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Mistletoe

Mistletoe is the common name for various evergreen parasitic plants of the family Viscaceae, especially "European mistletoe" Viscum album and "American mistletoe" Phoradendron flavescens, with waxy white berries and smooth-edged oval leaves in pairs along the woody stem.

Mistletoe is called the "Vampire Plant" because it can probe beneath tree bark to drain water and minerals, enabling it to survive during drought (see vampirism). It grows on deciduous trees of nearly any sort and can prove fatal to them.

The leaves and young twigs are the parts used by herbalists, and it is very popular in Europe, especially in Germany, for treating circulatory and respiratory system problems as well as for tumors, even malignant ones.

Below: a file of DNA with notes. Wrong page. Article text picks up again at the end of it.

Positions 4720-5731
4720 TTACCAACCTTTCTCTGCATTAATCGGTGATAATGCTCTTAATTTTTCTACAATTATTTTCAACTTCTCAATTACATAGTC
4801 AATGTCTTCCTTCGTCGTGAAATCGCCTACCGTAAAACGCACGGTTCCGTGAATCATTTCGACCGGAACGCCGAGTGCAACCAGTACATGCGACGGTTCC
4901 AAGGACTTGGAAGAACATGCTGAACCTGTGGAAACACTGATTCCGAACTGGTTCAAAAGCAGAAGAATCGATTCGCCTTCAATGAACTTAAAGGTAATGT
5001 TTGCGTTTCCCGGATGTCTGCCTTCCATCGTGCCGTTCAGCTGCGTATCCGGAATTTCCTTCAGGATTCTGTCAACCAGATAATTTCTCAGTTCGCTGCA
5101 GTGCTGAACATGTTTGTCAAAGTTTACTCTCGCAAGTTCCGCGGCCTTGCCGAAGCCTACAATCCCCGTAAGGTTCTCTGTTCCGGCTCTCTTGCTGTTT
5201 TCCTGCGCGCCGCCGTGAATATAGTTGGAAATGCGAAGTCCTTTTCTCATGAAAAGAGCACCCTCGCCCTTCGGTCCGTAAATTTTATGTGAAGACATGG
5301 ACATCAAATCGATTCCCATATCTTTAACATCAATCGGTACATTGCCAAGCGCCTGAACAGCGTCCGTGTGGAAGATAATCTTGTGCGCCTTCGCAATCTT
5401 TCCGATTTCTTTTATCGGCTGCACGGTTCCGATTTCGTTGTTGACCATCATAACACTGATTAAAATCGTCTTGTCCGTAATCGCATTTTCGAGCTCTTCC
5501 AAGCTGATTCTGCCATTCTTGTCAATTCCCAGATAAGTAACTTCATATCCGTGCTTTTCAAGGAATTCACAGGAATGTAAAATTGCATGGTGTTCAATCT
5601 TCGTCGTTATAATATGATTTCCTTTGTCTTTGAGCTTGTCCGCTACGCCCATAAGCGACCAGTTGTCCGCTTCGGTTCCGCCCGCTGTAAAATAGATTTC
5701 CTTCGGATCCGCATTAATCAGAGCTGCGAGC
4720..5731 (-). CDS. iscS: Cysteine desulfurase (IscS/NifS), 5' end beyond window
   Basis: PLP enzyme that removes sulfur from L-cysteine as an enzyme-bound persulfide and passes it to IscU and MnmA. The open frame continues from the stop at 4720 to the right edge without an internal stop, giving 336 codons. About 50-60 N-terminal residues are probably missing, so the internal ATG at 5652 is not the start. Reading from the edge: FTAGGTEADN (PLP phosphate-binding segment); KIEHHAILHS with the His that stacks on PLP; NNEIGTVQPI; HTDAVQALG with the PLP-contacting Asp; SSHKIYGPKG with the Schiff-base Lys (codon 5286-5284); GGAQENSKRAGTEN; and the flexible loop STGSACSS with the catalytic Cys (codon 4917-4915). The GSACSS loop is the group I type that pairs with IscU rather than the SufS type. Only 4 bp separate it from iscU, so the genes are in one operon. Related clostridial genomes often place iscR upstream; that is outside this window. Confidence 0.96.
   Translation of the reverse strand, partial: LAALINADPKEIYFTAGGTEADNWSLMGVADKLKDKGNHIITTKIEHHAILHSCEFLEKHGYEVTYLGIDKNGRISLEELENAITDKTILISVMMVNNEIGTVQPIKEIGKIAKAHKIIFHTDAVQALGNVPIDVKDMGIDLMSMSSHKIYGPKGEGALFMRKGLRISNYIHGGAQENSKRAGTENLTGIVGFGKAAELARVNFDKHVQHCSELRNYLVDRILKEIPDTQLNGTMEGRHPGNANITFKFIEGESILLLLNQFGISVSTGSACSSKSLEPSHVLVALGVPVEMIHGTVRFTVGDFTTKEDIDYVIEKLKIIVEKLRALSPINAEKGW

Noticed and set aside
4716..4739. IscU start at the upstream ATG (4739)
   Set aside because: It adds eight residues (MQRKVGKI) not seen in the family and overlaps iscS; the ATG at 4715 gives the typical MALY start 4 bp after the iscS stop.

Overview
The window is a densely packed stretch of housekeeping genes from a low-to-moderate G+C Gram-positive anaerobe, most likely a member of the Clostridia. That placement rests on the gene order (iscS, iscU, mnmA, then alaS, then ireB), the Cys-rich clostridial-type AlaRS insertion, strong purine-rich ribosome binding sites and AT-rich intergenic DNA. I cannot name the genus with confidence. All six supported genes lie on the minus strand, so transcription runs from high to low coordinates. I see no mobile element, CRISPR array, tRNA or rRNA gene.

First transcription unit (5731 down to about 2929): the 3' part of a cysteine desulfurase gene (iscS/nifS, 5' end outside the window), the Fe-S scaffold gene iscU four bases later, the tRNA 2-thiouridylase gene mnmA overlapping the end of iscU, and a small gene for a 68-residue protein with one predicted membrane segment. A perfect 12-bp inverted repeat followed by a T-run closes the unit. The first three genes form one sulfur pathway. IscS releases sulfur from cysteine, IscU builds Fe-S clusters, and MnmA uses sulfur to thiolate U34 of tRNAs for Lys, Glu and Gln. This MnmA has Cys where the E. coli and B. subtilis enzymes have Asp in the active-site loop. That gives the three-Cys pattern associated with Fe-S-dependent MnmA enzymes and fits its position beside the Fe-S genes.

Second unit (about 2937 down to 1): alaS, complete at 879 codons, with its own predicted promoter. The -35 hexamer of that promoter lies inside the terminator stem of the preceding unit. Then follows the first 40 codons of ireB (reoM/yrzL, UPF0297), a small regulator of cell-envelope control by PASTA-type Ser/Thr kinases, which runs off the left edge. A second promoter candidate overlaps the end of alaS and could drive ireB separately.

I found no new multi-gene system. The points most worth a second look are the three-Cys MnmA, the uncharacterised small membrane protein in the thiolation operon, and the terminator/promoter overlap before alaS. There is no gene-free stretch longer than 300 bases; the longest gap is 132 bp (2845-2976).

Mistletoe is spread by birds (especially the Mistle thrush) who eat the berries; the seeds are excreted in their droppings and stick to twigs. The word may be related to German Mist, another word for dung; but Old English mistel was also used for basil.

Mistletoe figured prominently in Norse mythology - the god Baldur was killed with a weapon made of mistletoe - and Celtic mythology (whence the modern Western custom of kissing under bunches of it hung as holiday decorations) and in Druid rituals. It was considered an antidote to poison, but contact with its berries produces a rash like poison ivy rash in people who are sensitive to it (as many are), so the whole plant came to be thought of as poisonous.



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